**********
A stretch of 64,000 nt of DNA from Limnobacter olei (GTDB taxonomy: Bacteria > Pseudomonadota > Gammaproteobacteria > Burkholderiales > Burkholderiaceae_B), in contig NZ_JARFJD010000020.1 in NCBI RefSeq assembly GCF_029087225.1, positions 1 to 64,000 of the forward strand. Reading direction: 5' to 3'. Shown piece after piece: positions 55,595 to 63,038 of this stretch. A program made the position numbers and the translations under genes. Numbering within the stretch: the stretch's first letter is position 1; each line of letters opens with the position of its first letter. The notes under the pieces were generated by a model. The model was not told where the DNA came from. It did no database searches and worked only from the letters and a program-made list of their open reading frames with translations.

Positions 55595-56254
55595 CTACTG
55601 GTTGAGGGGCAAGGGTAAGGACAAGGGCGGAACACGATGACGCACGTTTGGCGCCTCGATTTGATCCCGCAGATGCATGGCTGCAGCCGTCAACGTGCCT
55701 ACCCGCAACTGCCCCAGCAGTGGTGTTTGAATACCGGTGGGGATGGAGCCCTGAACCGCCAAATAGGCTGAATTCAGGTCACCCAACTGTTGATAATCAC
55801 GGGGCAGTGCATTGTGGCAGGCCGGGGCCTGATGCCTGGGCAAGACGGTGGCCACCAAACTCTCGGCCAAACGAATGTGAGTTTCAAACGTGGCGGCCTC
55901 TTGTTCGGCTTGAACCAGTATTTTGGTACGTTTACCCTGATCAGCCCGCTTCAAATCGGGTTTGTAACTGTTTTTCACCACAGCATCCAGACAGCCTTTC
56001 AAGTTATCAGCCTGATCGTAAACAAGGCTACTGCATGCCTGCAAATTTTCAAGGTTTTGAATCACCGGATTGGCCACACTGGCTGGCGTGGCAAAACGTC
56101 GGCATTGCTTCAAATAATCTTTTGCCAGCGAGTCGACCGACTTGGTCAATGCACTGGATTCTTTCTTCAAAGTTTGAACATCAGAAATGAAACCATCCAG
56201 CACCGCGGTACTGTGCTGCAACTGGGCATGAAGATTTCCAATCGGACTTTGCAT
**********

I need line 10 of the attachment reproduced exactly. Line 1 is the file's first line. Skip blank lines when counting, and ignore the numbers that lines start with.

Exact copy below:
56201 CACCGCGGTACTGTGCTGCAACTGGGCATGAAGATTTCCAATCGGACTTTGCAT